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Med Mar

April 30, 2015

“I’m in charge. It’s my call. I’m doing it my way. And if you don’t like it, too bad.”

This from Governor Cuomo. Again.

Gotta love him.  It really is his way, or no way.

It’s actually kind of refreshing in one sense – he’s determined and decisive. There’s no dithering, except when dithering is a decisive strategy – like with fracking.

At issue now – medical marijuana. Earlier this week, his office quietly issued the application for five medical marijuana franchises, each of which will be authorized to have one growing facility and four dispensaries.

By design, this is a very restrictive approach – just 20 retail sites statewide to serve perhaps two or three million New Yorkers who suffer from certain diseases covered by the med mar program.

Control. Cuomo wants it. That’s because he’s skeptical of the medical benefits. And it’s because he rightfully doesn’t want New York to be anything like “the Wild West,” a reference to the virtually unregulated recreational pot markets that exist in other states.

Cuomo’s solution is tight, tight regulation, and, some say, a rigged bidding process. This last part is the angry complaint of many in the sector. This complaint is, as yet, unsubstantiated, but what they are saying sounds suspicious.

In this regard, they note that application process requires an extraordinary amount of detail – everything from a description of production protocols to exacting schematics on facilities, plus local approvals.

Such requirements are standard in the industry – but not the turnaround period for the application. Most states give three months or six months; New York is giving just 30 days.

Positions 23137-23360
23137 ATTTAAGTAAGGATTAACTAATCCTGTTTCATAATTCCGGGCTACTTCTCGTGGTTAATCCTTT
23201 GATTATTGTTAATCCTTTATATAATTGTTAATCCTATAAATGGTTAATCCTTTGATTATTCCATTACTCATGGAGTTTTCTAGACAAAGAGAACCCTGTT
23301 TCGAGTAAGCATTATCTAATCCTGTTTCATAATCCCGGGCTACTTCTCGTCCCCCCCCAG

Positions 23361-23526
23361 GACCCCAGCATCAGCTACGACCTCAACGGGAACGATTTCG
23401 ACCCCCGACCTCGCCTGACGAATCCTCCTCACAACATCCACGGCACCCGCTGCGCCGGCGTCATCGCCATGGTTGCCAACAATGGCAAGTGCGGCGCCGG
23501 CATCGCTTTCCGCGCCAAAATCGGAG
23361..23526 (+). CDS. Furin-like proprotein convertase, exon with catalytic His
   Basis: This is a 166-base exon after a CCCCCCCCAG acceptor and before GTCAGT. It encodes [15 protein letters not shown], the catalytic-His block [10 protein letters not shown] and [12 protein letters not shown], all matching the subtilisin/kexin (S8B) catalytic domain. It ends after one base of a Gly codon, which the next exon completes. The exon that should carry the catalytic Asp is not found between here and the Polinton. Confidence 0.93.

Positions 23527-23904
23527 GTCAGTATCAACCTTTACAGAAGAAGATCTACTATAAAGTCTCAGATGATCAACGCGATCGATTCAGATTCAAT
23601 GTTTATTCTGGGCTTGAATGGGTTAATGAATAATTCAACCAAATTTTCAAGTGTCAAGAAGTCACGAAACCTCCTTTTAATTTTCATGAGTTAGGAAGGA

It’s said that most groups interested in making a bid for a med mar franchise were waiting for the application to come out before signing an agreement with a cultivator and processor.  Now they have to rush to do it.

It’s said that most groups were waiting to read the application before making a final decision on whether to bid. They say there were just too many unanswered questions to proceed. For example, everyone wanted to know about dispensary location requirements.

In a surprise to most, the application says that dispensaries cannot be located in contiguous regions. This means a grower has to spread out their dispensaries statewide.

Why is this significant? Well, whoever completes the application has to identify the exact locations for their dispensaries and show that they have local approvals for the facilities.

The disgruntled potential bidders are now saying: “Who can conclude real estate deals and get local town board approvals in 30 days?”

At this point, we were thinking that maybe this is just the usual bitching from business guys who have to deal with government, but an extra tidbit of info we received independently made us wonder.

Apparently some bidding groups – acting on inside information – staked out dispensary locations months ago and will have no problem in meeting all of the requirements on a 30-day deadline.

That doesn’t seem right. It doesn’t seem fair. In fact, if this really did happen, it seems quite unfair.

And yet, if the guy making the decisions doesn’t care what people are thinking and saying, then it is really is too bad.

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